U.S. PV Market Becomes Global Demand Leader by 2012: Over the next four years, the U.S. will experience the most rapid demand growth of any major PV market. Base case U.S. PV demand grows to 1,515 MW in 2012, with annual growth from 2008 to 2012 averaging 48 percent. The upside scenario sees demand reaching 2,022 MW in 2012. During this period, the U.S. surpasses Spain, and potentially Germany, to become the leading global PV market.

Secondary Demand Markets Gain Increasing Importance: Although California’s market share remains relatively steady at around 50 percent of national capacity second-tier markets gain increasing value as their absolute size increases. By 2012, combined base case demand from leading secondary states Arizona, New Jersey, New Mexico, New York, Nevada and Massachusetts reaches 376 MW.

Price Convergence Between PV and Grid Electricity Already Reached in High-Demand Locations, 11 States to Follow by 2012: We model projects in 16 states to determine when post-incentive PV generation costs and grid electricity will converge. Each state offers an incentive package that favors some market segments over others. Price convergence in these markets is heavily sector-dependent. States with high levels of demand, such as New Jersey and California, have already experienced price convergence in particular market segments, while others stand on the precipice. By 2012, 11 of 16 states will have surpassed price convergence in the commercial sector, and ten will have done so in the residential sector.

New Financing Models Drive Residential Sector Growth: Financing models that obviate the need for direct ownership will drive residential market growth. Though we predict residential price convergence in a number of states, we maintain that up-front cost and simple payback are the two factors gating demand for residential projects. The expansion of residential solar financing through leases or power purchases agreements with little up-front cost will enable the residential sector to grow to 363 MW by 2012 in the base case.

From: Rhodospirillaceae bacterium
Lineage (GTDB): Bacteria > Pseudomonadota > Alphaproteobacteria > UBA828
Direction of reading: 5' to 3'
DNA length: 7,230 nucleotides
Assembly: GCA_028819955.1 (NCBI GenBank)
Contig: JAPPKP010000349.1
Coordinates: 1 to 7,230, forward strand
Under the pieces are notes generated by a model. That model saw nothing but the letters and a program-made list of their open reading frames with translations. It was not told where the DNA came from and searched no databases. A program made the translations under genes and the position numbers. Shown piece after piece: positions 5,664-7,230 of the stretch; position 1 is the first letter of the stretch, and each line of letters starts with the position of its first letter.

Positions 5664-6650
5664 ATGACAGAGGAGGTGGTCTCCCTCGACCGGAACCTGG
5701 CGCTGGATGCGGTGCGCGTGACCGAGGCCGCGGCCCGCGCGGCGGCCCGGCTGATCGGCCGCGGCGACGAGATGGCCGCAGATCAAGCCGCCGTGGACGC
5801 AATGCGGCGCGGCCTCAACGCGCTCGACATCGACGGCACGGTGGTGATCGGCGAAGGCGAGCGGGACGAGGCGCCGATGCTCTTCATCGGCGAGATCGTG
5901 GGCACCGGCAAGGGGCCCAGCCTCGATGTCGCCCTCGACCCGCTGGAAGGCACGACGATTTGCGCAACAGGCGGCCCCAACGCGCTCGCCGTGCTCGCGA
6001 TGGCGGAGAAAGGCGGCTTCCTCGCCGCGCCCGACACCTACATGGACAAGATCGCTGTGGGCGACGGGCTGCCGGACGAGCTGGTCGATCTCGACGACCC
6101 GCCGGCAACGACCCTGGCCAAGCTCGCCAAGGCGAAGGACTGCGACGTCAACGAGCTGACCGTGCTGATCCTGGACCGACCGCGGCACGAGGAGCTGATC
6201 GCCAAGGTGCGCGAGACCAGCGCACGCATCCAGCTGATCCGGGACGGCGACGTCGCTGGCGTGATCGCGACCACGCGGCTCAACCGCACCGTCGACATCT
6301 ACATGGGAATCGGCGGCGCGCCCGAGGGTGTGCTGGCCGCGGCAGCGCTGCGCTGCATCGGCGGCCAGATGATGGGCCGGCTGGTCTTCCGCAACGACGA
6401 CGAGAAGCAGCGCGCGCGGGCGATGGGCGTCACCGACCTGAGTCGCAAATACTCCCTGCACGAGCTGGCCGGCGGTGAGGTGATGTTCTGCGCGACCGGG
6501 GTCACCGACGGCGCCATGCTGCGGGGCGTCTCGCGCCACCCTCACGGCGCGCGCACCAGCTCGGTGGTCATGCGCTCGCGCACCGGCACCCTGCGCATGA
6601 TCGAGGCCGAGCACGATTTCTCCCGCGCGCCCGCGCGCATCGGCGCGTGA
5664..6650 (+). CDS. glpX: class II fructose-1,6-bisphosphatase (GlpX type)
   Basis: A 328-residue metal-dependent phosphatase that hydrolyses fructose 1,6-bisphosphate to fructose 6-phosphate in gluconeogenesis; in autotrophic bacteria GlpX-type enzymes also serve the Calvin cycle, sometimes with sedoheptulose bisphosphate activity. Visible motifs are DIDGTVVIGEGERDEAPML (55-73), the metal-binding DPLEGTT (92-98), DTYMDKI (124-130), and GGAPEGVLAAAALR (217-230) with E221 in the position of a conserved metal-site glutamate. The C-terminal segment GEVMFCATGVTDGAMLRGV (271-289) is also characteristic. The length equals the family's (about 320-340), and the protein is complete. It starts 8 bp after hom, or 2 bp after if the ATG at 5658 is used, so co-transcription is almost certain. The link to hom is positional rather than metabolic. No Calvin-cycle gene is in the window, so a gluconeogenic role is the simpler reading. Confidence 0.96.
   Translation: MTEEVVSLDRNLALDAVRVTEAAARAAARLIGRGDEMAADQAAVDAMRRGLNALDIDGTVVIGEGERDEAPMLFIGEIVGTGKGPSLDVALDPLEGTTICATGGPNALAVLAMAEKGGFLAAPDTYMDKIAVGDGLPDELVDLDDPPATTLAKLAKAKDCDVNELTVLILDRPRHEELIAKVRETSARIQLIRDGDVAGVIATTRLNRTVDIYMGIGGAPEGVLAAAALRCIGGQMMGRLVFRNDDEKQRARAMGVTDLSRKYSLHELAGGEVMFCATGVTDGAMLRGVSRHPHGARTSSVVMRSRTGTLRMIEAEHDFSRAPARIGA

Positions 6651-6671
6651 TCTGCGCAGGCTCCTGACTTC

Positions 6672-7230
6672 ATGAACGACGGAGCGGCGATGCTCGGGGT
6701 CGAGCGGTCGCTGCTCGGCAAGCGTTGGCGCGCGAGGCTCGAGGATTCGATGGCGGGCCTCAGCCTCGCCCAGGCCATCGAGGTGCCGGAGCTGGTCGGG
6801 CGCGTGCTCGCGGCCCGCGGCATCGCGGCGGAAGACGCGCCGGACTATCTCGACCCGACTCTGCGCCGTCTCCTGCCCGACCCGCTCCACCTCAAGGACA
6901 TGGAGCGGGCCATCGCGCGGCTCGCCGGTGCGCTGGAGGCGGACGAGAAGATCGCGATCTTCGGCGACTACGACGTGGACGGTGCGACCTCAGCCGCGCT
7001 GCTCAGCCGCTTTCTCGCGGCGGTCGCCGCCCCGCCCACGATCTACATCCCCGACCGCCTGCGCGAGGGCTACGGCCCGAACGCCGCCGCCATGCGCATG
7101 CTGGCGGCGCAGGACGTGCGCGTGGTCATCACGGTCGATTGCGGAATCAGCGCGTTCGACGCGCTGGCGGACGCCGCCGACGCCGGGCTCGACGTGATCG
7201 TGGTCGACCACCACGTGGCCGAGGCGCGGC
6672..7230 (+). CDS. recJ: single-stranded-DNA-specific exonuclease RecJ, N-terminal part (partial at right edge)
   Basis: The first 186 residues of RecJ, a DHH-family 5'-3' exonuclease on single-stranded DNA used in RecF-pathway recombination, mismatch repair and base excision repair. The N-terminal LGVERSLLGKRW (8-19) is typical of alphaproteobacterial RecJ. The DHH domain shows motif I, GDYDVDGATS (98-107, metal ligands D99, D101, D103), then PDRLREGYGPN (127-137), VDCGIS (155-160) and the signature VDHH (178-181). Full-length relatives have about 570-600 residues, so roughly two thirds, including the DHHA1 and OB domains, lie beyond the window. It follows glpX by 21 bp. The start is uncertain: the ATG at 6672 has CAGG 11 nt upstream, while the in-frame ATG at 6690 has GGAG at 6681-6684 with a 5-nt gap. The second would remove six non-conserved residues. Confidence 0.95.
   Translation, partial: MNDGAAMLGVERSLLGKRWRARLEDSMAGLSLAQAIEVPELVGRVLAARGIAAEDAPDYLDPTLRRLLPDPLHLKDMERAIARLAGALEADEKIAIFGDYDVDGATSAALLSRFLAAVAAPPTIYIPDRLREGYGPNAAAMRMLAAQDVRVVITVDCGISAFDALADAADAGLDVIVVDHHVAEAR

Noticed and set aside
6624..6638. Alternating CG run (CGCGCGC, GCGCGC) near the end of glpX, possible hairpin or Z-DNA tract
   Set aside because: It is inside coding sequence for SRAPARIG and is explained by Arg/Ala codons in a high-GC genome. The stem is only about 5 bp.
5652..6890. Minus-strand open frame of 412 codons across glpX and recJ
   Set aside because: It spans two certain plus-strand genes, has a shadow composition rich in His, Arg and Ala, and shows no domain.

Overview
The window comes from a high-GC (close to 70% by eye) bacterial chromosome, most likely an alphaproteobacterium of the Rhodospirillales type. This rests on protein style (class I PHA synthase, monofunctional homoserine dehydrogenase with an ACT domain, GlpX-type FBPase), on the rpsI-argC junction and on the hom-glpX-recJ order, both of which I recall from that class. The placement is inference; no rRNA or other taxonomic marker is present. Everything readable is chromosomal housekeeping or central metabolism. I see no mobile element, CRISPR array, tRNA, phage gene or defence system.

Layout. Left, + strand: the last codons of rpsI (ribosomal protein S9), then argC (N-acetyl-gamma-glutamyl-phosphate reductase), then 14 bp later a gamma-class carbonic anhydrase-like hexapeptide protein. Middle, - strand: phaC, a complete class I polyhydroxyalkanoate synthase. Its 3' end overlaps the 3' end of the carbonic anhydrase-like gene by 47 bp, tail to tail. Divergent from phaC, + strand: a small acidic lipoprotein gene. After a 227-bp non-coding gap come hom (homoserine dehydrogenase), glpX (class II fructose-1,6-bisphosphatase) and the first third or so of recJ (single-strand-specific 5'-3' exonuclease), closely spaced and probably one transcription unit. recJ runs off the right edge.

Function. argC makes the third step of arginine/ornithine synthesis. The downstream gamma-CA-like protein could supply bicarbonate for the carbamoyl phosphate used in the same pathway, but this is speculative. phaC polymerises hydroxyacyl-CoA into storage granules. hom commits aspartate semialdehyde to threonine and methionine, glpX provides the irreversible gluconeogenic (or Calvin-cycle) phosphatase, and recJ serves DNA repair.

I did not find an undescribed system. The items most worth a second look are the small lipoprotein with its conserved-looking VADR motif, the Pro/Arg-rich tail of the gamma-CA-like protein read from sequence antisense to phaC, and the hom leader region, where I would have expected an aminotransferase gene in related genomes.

Utility-Scale Demand Gains Market Share Through 2012: Utility-scale installations will be the fastest growing market segment, stealing market share from the commercial sector and reaching 466 MW in the 2012 regulatory scenario. This is a result partly of RPS requirements and a wave of new solar-specific RFPs in states with solar carve-outs. It is also a result of heightened interest in utility ownership of PV, for which there are numerous economic and operational benefits for utilities.

Successful Project Developers Build Adaptation Into Their Market Strategy: Unlike Germany, Spain or Japan, the U.S. is comprised of 50 differentiable PV markets. With changes occurring both over time and by location, addressable markets are in a constant state of flux. Successful project developers will build adaptation into their market strategy, rather than seeking to minimize its necessity. By doing so, they will turn the complexity of the U.S. market into an advantage, rather than a limitation.

*U.S. PV Bundle: Includes both The United States PV Market: Project Economics, Policy, Demand, and Strategy Through 2013 and PV Manufacturing in the United States: Market Outlook, Incentives and Supply Chain Opportunities at 20% discount

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Shayle Kann Senior Vice President, Research

Shayle Kann is the Senior Vice President of Research for Greentech Media. Prior to GTM Research, Shayle was a U.S. Fulbright Scholar with the Centre for Sustainable Energy Systems at the Australian National University.